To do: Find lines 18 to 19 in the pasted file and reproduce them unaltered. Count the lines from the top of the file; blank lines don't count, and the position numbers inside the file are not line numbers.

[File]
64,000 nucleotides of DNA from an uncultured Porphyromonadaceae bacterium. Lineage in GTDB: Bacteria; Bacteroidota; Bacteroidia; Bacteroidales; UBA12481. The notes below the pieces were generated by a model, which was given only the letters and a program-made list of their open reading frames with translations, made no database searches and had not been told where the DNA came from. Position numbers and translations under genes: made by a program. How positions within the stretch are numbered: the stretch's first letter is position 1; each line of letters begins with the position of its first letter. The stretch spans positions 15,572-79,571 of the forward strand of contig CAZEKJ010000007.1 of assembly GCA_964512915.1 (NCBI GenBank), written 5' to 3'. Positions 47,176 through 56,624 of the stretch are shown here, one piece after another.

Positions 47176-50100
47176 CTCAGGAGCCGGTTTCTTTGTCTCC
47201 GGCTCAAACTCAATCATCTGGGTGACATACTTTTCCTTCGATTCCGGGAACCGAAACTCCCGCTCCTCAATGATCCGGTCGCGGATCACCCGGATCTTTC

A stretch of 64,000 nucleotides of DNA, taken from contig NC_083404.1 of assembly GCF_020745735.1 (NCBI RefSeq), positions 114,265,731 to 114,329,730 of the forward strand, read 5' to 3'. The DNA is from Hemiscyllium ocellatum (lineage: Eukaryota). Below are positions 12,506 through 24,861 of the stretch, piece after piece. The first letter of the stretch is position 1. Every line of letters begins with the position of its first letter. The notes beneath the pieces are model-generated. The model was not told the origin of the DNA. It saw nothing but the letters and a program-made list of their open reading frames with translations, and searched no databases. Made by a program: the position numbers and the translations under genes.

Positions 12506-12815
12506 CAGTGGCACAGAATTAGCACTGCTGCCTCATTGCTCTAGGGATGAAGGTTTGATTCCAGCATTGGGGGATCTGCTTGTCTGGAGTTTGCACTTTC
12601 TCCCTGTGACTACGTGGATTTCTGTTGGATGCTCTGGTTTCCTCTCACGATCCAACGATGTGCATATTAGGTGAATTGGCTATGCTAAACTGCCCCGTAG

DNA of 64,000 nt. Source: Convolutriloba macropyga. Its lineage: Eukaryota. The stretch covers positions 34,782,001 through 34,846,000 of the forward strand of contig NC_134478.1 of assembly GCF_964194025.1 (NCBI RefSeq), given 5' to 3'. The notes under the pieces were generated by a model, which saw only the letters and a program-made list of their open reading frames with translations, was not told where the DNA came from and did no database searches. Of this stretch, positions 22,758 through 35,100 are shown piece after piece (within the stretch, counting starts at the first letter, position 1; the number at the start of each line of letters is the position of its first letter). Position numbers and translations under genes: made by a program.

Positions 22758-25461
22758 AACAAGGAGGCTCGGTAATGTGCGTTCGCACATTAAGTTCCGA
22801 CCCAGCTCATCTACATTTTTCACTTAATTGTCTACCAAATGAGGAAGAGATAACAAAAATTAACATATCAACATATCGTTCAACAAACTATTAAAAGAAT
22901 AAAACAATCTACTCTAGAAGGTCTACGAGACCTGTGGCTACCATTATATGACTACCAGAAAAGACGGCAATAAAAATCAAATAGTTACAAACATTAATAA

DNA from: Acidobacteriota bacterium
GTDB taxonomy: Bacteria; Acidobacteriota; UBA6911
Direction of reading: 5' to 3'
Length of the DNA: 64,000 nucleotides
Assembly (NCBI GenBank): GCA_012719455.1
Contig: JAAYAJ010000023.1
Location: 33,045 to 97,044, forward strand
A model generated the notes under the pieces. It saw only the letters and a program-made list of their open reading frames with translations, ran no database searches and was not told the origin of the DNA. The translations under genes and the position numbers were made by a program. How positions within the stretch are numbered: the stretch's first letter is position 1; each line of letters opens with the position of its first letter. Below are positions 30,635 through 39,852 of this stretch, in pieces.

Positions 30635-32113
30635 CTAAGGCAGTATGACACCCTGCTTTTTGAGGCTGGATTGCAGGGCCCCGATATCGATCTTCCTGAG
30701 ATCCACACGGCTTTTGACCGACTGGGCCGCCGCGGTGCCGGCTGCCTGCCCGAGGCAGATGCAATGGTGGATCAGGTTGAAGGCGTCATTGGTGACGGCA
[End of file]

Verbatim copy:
Assembly (NCBI GenBank): GCA_012719455.1
Contig: JAAYAJ010000023.1